It happens all the time. At church. At preschool drop-off. At library story time. On the phone. I get to chatting with someone, anyone.
Two seconds into the conversation, my eyes dart around the room to find my boys. Two minutes into it, and I’m excusing myself to dash after my one-year-old, who is crawling toward an electric socket.
Four minutes later and my preschooler is demanding a snack, and I’m explaining to him how he needs to say, “Excuse me” when Mommy’s talking to someone, because it’s very rude to interrupt. While I’m clearly neglecting the person I’ve started talking to. By the time we start chatting again, I completely forget what we were talking about.
I started crying while we were hanging out with a few other couples last week, because my kids lost it and my husband ended up taking them home. I remember telling my friends I just wanted to be all there in my time with them, and it was so hard to do that.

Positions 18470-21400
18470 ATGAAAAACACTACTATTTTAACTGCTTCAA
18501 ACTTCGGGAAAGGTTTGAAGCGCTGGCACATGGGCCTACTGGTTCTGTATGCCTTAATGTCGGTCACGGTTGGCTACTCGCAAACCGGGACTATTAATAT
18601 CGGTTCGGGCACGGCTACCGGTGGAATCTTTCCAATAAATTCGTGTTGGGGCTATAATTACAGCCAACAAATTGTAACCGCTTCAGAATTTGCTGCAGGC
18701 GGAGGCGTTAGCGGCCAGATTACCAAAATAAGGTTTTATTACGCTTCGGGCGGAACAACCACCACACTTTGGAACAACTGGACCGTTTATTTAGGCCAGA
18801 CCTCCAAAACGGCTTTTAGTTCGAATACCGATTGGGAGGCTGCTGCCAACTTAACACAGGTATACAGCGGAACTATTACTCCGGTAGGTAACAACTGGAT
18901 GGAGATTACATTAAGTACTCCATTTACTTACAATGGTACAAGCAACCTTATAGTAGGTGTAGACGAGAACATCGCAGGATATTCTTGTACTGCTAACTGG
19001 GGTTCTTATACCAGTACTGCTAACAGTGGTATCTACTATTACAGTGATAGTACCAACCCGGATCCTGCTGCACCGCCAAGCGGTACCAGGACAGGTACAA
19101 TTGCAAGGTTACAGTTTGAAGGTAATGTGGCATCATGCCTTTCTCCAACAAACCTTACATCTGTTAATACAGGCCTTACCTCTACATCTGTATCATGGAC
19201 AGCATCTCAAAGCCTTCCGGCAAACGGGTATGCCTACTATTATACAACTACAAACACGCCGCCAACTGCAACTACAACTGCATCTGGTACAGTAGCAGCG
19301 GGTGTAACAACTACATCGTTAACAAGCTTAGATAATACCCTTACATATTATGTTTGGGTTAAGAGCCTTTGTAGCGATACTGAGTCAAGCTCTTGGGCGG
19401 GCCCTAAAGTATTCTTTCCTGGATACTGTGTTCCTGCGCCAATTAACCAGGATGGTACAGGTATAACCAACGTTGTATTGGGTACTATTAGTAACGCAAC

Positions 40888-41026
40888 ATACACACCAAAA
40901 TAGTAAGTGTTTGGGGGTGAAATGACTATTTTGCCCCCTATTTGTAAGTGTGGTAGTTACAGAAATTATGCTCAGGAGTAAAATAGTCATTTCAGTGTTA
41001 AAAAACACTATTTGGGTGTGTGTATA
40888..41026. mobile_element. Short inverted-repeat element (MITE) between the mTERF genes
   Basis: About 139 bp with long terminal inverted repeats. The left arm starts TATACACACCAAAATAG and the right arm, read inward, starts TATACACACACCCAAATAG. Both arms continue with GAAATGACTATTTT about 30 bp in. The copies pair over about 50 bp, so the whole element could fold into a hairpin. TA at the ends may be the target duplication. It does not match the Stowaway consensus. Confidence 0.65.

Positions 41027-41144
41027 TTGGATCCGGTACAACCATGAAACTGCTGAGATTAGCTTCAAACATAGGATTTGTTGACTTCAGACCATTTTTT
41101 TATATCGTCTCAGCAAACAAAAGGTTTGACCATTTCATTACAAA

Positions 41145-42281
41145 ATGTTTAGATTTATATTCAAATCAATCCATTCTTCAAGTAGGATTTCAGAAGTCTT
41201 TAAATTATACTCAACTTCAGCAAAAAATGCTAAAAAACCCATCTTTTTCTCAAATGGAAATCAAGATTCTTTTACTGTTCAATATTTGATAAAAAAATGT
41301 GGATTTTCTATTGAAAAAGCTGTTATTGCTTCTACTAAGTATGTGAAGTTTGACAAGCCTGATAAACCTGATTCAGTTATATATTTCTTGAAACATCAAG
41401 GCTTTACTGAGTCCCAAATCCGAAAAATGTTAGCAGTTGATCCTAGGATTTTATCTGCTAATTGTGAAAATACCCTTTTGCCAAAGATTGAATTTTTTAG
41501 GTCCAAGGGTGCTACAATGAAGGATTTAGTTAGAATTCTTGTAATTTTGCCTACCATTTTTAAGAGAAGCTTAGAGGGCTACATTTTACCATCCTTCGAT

Moms, I know you feel me on this. Getting through a conversation as a mother is virtually impossible, while your kid is awake anyway. It seems like Dads can get away with it just fine. (Yes, you’re detecting a hint of sarcasm there.) But your reflexes are kicked into high gear as a mom, and there’s no turning off those senses to focus on anything else.
But you know what I’m trying to stop doing? Put disclaimers on myself. Including in my motherhood. Which includes saying sorry over and over for interrupted conversations, and getting frustrated when they end sooner than I’d like. And you should, too, Mama. You don’t need to apologize for a teaching moment, or for protecting your child from a bad decision they don’t see coming. You can take your tired kids home.
It’s hard to keep up relationships, much less conversations, as a mom, especially one with small kids. Let me encourage you with this: other people understand more than you know. Your kids need so much at this moment in time, and you are doing the best you can. Have so much grace with yourself at this time.
Know that conversations can always be finished at another time. The people who care about you and who understand will be ready when you get back.